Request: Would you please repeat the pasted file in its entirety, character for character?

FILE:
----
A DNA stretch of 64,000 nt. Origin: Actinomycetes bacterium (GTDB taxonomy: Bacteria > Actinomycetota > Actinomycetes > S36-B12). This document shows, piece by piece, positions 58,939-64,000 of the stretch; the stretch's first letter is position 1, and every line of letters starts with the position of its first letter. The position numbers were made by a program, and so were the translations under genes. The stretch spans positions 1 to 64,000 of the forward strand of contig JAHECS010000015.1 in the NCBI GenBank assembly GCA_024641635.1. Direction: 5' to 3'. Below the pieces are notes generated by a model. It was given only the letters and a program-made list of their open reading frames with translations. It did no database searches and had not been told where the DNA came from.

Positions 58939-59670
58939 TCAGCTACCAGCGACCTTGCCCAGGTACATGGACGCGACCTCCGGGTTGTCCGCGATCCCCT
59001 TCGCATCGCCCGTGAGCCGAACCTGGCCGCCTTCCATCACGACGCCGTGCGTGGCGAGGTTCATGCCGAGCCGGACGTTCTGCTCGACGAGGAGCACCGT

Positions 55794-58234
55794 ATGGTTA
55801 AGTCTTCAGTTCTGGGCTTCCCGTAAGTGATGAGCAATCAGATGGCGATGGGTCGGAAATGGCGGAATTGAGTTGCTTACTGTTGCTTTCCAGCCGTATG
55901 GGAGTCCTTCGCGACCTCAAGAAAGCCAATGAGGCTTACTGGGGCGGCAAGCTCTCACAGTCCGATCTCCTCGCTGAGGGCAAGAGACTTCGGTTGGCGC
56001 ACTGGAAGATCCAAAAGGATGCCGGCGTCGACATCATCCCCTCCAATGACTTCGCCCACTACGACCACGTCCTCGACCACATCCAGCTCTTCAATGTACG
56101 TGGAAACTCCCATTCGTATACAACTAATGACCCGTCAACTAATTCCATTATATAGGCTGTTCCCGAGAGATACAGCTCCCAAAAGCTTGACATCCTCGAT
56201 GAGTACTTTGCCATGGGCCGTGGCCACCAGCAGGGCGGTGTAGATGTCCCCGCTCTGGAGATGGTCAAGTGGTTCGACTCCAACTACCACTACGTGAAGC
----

A DNA stretch of 64,000 nt. Origin: Actinomycetes bacterium (GTDB taxonomy: Bacteria > Actinomycetota > Actinomycetes > S36-B12). This document shows, piece by piece, positions 58,939-64,000 of the stretch; the stretch's first letter is position 1, and every line of letters starts with the position of its first letter. The position numbers were made by a program, and so were the translations under genes. The stretch spans positions 1 to 64,000 of the forward strand of contig JAHECS010000015.1 in the NCBI GenBank assembly GCA_024641635.1. Direction: 5' to 3'. Below the pieces are notes generated by a model. It was given only the letters and a program-made list of their open reading frames with translations. It did no database searches and had not been told where the DNA came from.

Positions 58939-59670
58939 TCAGCTACCAGCGACCTTGCCCAGGTACATGGACGCGACCTCCGGGTTGTCCGCGATCCCCT
59001 TCGCATCGCCCGTGAGCCGAACCTGGCCGCCTTCCATCACGACGCCGTGCGTGGCGAGGTTCATGCCGAGCCGGACGTTCTGCTCGACGAGGAGCACCGT

Positions 55794-58234
55794 ATGGTTA
55801 AGTCTTCAGTTCTGGGCTTCCCGTAAGTGATGAGCAATCAGATGGCGATGGGTCGGAAATGGCGGAATTGAGTTGCTTACTGTTGCTTTCCAGCCGTATG
55901 GGAGTCCTTCGCGACCTCAAGAAAGCCAATGAGGCTTACTGGGGCGGCAAGCTCTCACAGTCCGATCTCCTCGCTGAGGGCAAGAGACTTCGGTTGGCGC
56001 ACTGGAAGATCCAAAAGGATGCCGGCGTCGACATCATCCCCTCCAATGACTTCGCCCACTACGACCACGTCCTCGACCACATCCAGCTCTTCAATGTACG
56101 TGGAAACTCCCATTCGTATACAACTAATGACCCGTCAACTAATTCCATTATATAGGCTGTTCCCGAGAGATACAGCTCCCAAAAGCTTGACATCCTCGAT
56201 GAGTACTTTGCCATGGGCCGTGGCCACCAGCAGGGCGGTGTAGATGTCCCCGCTCTGGAGATGGTCAAGTGGTTCGACTCCAACTACCACTACGTGAAGC